Happy Birthday song - level 3
“Happy birthday to you!”
People can now sing the traditional Happy Birthday song in public without fearing they’ll have to pay royalties.
Yeah, panic over! A judge in the U.S has ruled that Warner/Chappell Music Inc. no longer owns the copyright. The music publisher has previously collected royalties on the iconic song after buying the firm that owned the copyright in 1988.
The tune was originally composed by sisters, Mildred and Patty Hill from Kentucky in 1893. They called their version “Good Morning to All”, which later evolved into the song that's now sung at birthday parties around the world.
“Happy birthday, to you. Happy birthday, to you. Happy birthday, dear Jeong-un, happy birthday, to you”.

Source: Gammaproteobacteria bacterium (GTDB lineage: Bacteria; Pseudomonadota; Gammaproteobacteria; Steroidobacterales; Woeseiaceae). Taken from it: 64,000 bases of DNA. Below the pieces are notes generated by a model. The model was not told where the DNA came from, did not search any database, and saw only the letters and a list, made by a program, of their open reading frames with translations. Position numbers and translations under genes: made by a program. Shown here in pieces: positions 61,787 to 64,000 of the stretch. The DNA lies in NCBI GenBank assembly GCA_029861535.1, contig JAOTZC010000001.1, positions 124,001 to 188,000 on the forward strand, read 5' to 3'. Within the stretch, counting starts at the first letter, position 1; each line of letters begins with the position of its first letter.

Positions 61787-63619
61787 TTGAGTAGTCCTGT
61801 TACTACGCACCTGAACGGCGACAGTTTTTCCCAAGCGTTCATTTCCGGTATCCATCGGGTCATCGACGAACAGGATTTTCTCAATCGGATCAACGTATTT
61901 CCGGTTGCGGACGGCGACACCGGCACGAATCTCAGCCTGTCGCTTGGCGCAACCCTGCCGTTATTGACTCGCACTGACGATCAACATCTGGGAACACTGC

Warner/Chappell had been collecting fees since 1988 when it bought “Birch Tree Group” which claimed the original copyright. It is thought to have made 1.3 million pounds a year, by charging every time the song was used in a film, TV episode, advert or other public performance.
Difficult words: royalty (when you must pay to an author for a copy or a public performance), tune (a song), claim (to own, have).
Are you happy that the song is not copyright anymore?
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